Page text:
US Regulatory

Hypothetical: If I have a product that plugs in, has power supply, micro, and SSR, can I sell this as a *kit*, even shipping the parts separately, with hypothetical purpose when assembled - without ETL mark, and not incur stupid liability? ImNAL, and I understand that there is no such thing as no liability.

The purpose for doing so is to test the demand for such a thing, without tossing all the cash for testing for a product which may be a turkey.

The only put together parts will be a PCB with tiny parts count, and a case. Everything else is pretty much off the shelf.

Here's a BOM:

Case Power cord (110VAC) GFI PCB (switcher, micro, a few passives, fuses) SSR Receptacle (110VAC) Switches, LEDs (maybe LCD)

TMI: The selling entity will definitely be an LLC.

I know the basic rules. *If you have nothing, you have nothing to lose.

*Lawyers go after money only.

Feedback appreciated. I know this is close to OT, if not.

Reply to
bbhack
Loading thread data ...

Here's what little I know.

1: To get dependable legal advise, ask a lawyer. I ain't one. 2: Your post is misnamed. Liability isn't a regulatory issue, it's a matter between you and whoever is suing you. 3: If it attaches to the power lines, there may be regulatory issues involved, but that goes beyond liability. 4: I've been told that merely forming an unfunded shell corporation to sell something doesn't protect you, if you're obviously doing it as a shield.

Basically, if you're doing this as an individual selling something neat, then do so with the knowledge that someone may come after you. Ditto if you're an individual trying to establish a market.

If you're doing this as a business venture and you're established, you should maybe talk to your lawyer and your insurance agent.

--
Tim Wescott 
Control system and signal processing consulting 
 Click to see the full signature
Reply to
Tim Wescott

That's not quite the issue. Everyone is "obviously" trying to not pay taxes, stay out of jail and be shielded from liability. The actions you can take to minimize each of these things are not mitigated by your intent, but by the egregiousness of your actions. There are things that you can do that will pierce the protection of a corporate shell. For example, you can be relieved of simple liability with a contract, but in many jurisdictions "gross negligence" will abrogate a contract. Likewise, negligence can be criminal and a corporation won't shield you if you made the decision or even if you didn't but should have!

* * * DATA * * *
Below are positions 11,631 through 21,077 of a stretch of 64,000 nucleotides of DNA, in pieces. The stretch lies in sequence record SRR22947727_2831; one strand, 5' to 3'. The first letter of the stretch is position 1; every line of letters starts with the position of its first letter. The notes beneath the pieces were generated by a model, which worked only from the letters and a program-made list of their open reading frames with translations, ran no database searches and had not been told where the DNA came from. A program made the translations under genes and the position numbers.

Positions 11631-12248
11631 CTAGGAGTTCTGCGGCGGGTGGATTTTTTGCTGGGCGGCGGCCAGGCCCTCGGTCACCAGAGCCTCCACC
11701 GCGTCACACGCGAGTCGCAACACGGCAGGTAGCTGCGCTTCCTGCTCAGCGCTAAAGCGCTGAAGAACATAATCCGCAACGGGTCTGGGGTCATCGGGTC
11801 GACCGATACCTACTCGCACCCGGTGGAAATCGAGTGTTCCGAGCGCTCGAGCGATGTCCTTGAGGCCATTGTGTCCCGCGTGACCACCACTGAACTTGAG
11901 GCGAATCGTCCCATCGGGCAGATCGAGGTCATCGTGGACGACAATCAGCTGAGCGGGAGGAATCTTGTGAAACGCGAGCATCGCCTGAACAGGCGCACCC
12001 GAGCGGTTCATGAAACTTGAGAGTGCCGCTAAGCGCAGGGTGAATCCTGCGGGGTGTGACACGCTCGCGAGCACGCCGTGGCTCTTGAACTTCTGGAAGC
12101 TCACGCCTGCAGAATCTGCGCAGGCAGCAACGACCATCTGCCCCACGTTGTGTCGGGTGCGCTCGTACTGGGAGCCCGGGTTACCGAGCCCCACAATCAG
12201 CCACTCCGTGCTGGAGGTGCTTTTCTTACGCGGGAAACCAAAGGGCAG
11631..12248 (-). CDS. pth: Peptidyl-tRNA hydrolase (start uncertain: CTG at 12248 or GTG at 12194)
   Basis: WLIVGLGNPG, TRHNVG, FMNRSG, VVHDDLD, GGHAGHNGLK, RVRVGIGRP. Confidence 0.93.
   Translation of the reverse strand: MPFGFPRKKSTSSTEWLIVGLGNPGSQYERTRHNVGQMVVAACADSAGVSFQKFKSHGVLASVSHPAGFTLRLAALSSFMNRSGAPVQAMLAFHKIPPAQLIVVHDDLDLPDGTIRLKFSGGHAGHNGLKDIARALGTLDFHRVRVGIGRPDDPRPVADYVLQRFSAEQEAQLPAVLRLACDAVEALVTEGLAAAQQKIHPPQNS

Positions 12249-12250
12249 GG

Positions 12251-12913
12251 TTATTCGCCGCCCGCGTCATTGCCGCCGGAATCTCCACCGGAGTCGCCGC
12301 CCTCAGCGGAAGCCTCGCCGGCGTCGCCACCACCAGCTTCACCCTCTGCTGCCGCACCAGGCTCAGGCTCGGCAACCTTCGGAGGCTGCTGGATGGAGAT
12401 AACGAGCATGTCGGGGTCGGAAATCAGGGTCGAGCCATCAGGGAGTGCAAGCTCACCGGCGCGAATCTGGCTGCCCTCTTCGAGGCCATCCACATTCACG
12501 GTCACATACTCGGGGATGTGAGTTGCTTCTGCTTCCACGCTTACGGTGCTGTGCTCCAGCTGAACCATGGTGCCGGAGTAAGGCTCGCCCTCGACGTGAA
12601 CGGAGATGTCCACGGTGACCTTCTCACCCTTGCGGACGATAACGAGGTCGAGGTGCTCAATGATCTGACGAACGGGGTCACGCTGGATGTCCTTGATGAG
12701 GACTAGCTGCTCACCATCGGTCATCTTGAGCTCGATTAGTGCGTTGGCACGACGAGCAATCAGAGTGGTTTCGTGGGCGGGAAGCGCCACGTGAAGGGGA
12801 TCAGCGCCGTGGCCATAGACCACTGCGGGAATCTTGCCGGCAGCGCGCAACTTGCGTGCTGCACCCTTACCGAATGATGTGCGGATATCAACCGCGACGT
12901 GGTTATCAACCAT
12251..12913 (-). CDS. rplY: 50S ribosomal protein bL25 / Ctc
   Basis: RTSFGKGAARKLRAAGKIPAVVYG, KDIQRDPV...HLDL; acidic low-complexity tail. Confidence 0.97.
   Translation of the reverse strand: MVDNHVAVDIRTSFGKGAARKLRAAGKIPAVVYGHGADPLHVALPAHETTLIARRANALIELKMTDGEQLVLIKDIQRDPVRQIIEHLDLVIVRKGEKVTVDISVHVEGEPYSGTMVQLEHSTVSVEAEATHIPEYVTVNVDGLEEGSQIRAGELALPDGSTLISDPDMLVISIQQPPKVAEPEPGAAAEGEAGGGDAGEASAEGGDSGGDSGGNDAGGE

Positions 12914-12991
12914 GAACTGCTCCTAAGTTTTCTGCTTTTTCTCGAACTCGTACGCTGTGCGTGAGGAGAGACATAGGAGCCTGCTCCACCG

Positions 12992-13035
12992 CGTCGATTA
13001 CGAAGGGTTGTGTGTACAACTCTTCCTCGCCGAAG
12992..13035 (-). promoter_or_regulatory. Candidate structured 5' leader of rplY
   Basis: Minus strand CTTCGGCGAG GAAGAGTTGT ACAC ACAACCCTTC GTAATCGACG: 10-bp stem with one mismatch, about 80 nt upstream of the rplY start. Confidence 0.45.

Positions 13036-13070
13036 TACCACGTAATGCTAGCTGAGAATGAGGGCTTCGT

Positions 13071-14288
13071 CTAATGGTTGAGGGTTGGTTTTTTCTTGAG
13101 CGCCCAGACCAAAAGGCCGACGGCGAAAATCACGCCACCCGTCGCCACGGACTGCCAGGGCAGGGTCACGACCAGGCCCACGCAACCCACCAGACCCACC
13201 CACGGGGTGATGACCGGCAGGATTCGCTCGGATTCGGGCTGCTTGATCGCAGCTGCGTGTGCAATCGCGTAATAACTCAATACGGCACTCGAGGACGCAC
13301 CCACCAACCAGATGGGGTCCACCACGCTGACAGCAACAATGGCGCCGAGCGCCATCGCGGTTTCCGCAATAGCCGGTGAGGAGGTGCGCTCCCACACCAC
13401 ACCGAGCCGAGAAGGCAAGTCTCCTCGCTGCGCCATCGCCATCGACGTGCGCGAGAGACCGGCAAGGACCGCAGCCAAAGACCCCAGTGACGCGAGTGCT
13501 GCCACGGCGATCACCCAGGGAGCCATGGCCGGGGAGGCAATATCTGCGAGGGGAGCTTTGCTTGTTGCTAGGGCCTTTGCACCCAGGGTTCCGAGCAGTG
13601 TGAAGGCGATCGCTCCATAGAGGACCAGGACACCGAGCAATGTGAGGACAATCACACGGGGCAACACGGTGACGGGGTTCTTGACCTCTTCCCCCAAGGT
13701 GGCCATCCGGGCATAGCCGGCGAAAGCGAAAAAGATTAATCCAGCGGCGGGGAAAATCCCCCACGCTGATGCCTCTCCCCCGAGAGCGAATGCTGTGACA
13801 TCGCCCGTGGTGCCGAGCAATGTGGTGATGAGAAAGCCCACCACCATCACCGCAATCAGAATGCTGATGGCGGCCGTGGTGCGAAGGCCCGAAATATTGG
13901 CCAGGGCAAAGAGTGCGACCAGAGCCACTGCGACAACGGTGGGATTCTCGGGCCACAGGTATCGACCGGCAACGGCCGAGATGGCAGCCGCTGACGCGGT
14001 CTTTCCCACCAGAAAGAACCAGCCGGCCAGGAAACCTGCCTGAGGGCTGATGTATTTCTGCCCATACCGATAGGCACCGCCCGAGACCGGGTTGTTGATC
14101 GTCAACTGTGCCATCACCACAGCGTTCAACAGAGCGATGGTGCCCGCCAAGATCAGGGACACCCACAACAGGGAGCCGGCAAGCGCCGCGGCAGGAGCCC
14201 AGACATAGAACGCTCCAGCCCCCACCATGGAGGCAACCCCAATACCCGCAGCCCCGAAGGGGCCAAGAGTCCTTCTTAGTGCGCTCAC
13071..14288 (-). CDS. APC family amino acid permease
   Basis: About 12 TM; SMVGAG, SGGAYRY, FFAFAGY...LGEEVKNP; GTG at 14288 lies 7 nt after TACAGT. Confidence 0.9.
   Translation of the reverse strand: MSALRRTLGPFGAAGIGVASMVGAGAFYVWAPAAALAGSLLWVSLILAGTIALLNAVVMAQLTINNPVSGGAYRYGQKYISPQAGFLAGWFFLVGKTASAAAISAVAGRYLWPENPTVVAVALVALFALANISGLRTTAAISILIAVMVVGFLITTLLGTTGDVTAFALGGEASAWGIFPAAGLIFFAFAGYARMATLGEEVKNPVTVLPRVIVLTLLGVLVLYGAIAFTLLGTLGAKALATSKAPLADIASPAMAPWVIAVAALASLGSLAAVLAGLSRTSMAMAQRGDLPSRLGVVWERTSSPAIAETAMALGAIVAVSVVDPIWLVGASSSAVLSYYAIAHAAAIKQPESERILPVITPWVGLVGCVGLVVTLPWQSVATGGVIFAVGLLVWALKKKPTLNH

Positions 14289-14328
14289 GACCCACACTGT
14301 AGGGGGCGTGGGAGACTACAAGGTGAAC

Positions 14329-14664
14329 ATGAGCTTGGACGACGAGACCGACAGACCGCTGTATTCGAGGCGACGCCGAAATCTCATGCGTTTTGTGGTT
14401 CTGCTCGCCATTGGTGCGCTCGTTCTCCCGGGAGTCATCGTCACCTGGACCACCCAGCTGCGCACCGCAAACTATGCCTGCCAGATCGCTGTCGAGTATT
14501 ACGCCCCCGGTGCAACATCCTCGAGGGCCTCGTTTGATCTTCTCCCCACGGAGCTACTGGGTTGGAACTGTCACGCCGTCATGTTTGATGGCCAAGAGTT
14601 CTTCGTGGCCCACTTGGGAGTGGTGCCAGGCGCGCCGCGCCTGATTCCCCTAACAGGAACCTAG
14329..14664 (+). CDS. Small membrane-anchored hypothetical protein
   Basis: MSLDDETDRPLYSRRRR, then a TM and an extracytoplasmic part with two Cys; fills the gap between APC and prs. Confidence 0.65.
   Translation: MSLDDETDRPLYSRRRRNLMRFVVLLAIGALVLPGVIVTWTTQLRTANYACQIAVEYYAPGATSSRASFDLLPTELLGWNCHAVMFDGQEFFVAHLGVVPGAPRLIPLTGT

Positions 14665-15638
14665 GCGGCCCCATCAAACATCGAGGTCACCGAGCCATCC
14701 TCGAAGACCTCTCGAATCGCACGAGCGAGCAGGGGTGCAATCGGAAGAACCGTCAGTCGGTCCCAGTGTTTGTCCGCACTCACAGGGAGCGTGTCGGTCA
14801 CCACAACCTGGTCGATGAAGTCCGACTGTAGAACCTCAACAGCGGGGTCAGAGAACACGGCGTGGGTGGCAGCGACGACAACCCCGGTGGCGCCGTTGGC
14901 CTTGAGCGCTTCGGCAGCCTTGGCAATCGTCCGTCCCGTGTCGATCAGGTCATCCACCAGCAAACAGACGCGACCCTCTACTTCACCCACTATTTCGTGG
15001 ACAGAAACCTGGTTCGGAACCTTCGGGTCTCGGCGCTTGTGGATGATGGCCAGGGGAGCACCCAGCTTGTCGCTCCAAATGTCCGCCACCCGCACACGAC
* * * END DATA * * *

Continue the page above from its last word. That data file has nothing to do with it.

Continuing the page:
Perfect examples of when you might want corporate protection.

Always good advice if possibly pricey.

--

Rick
Reply to
rickman

...

Reading recently, the author writing about LLCs said holding property in your name is crazy. The fact you have some property to hold means you have something to go after.

There is no legal construct that will protect someone from his criminal behavior or gross negligence.

If this was a battery operated thing with no lasers, I think the question would be easy to answer.

Not many people die from 110VAC electrocution in the backyard, but it can happen. That's pretty much the entire fear here. So the question was, can the responsibility (liability) be shifted somewhat by selling something similar to a toaster, which can electrocute you or burn your house down, by selling it as a kit that the end-user / operator has to assemble?

I understand why this can't be answered, but I thought maybe someone would have a similar story or something.

I've been disappointed with some legal advice in the past, because they have a responsibility to the client and tend to be as conservative as possible in their advice for their own protection.

Reply to
bbhack

ElectronDepot website is not affiliated with any of the manufacturers or service providers discussed here. All logos and trade names are the property of their respective owners.